Questions arise, such as: What did they do with the body? This film shows the new woman in film, as Paikea is a strong independent woman who is shown with emphasis on strength and the ability to surpass all obstacles and rise above the oppression. For instance, the low-slung choppers that Billy and Wyatt ride inspired an enormous fad in not only motorcycle design, but in the design of bicycles. Course don't ever tell anybody that they're not free, 'cause then they're get real busy killin' and mamin' to prove to you that they are. All these events provoked the emergence of feeling of paranoia, intolerance, increasing violence. Long, slow establishing shots transition the environment from nature to city over the course of the movie, which keeps the eye entertained.
The message is clear: no matter how free a person is, he or she still answers to a higher authority. The movie begins with an anonymous student by the name of Olive Penderghast, whose desperate desire is to be recognized and noticed. She enjoys this new attention so much, that she. Throughout this section, there is a peaceful feeling. The film undeniably affected our image of straight America in a biased way, playing up straight America's inherent contradictions. Hanson gets the cyclists sprung from jail and then promptly joins them.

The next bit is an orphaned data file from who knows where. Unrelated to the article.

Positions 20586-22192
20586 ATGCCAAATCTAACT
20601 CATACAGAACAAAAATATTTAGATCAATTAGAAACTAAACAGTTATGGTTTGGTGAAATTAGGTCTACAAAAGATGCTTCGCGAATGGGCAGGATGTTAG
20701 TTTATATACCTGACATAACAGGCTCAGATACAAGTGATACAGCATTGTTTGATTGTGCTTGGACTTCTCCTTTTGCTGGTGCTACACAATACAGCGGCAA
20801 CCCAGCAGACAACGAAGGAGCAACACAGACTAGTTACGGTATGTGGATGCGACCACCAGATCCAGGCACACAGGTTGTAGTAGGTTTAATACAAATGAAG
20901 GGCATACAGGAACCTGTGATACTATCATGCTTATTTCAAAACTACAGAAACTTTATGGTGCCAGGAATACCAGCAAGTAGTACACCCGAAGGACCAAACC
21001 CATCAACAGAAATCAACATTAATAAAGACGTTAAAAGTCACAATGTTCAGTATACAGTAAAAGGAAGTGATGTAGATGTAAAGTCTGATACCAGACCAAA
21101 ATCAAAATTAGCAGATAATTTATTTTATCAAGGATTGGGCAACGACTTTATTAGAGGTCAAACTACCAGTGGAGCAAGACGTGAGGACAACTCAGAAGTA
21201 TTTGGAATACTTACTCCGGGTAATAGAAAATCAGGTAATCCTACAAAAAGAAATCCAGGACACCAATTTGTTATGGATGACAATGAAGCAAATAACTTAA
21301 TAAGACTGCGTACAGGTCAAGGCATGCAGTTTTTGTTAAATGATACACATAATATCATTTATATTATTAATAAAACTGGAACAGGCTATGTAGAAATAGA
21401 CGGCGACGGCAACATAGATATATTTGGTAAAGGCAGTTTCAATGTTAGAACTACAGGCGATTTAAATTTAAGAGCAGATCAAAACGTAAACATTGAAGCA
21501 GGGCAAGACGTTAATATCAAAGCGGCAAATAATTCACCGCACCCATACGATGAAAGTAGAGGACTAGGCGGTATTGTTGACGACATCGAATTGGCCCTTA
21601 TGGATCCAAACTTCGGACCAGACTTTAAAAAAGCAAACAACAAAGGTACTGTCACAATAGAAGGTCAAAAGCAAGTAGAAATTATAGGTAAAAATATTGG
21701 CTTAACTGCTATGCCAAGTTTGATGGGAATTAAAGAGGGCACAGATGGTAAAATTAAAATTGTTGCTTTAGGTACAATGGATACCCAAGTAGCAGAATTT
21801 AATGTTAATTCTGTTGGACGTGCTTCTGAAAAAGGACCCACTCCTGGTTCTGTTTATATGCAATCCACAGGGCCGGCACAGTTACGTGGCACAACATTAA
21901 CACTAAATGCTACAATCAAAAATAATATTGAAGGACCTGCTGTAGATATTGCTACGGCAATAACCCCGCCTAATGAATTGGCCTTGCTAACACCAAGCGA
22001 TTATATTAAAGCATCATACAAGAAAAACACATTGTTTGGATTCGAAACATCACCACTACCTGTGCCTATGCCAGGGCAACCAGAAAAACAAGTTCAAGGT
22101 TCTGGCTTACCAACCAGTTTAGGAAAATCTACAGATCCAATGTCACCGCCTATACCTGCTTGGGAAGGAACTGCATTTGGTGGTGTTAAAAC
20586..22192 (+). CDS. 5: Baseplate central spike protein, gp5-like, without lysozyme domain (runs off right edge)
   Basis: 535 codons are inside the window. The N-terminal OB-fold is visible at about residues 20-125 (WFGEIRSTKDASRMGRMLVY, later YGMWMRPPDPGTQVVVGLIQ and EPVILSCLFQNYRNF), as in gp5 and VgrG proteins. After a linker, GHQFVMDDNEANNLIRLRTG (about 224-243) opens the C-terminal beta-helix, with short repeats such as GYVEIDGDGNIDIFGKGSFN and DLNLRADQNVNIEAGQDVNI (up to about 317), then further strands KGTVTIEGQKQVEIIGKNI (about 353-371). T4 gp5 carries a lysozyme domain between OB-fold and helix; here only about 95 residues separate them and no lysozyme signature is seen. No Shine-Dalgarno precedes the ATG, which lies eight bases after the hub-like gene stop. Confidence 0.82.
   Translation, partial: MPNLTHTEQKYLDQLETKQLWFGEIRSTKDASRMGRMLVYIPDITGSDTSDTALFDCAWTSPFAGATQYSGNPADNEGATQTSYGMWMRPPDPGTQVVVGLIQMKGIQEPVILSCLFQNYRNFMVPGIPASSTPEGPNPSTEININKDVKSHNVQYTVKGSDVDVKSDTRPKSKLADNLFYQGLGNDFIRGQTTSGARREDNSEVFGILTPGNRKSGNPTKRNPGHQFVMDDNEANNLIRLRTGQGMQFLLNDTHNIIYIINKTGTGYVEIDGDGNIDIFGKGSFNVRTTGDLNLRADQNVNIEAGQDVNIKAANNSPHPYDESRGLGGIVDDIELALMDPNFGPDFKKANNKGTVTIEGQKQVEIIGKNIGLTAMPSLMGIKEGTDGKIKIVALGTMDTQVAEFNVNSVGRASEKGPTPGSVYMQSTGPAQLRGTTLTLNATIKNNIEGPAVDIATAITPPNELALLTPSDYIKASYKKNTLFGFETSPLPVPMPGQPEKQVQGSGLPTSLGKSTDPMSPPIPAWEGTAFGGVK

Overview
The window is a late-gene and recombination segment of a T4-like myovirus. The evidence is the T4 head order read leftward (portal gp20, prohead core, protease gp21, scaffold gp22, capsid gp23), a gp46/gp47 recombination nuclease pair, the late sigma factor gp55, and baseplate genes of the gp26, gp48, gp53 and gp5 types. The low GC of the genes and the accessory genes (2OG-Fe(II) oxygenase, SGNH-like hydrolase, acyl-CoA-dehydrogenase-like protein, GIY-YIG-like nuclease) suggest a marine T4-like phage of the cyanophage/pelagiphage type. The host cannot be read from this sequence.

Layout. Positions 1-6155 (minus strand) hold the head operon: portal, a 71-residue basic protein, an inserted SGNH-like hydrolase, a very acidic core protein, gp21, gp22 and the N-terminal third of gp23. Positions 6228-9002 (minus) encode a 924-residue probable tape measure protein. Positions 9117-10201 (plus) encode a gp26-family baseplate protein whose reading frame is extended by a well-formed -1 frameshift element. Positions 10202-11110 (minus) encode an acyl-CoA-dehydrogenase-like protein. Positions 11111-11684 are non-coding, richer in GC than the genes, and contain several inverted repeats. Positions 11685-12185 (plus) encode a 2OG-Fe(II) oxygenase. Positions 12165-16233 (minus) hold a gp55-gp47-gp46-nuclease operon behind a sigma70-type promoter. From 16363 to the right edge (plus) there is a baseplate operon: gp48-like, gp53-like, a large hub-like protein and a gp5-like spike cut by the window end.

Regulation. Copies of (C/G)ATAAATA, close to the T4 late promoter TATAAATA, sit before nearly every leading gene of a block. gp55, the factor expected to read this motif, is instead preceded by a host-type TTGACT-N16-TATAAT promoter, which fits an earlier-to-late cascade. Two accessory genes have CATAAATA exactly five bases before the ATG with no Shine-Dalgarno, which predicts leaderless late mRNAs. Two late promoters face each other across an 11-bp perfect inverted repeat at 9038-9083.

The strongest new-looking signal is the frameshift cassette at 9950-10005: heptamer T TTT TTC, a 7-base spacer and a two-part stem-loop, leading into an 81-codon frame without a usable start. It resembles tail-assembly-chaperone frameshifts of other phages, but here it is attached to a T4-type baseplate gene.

An easy analysis of 'Easy Rider': the film that defined the 1960s In this video, I will analyze 'Easy Rider' After scoring a drug deal in Los Angeles, 2 hippie bikers with a gas-tank full of money travel cross-country to Mardi Gras. He realizes that death is the only way to truly be free and turns around and heads down the road to die. As I entered the restaurants, honestly, my initial assumptions were not entirely true. The real question is, why? Periodically, like a group taking a break, the cyclists stop and so does the music for quiet encounters—with a toothless rancher and his huge, happy family or with a commune of thin hippies, whose idyll seems ringed with unacknowledged desperation. Advertisement But Billy is paranoid, probably because of all the grass he smokes, and in later scenes, they're oblivious to the dangers they invite with their strange appearance. The soundtrack is yet another area in which Easy Rider excels.
In the next scene of their dope deal, they are now in California where they have smuggled the drugs for sale to a dealer. That would be Hitchcock at his best. They leave the motel and camp out in the wilderness. As they continue their journey they pick up a. Once on the road you learn that their names are Wyatt and Billy, an obvious reference to Wyatt Earp and Billy the Kid who are considered American legends, as well as outlaws. Instead of hiring a musician to compose a score for the film, Hopper decided to use pre-recorded music from Bob Dylan, The Band, Steppenwolf, and Jimi Hendrix on the soundtrack. The original title was Easy Rider: Scarlet Cross, but he changed the title to.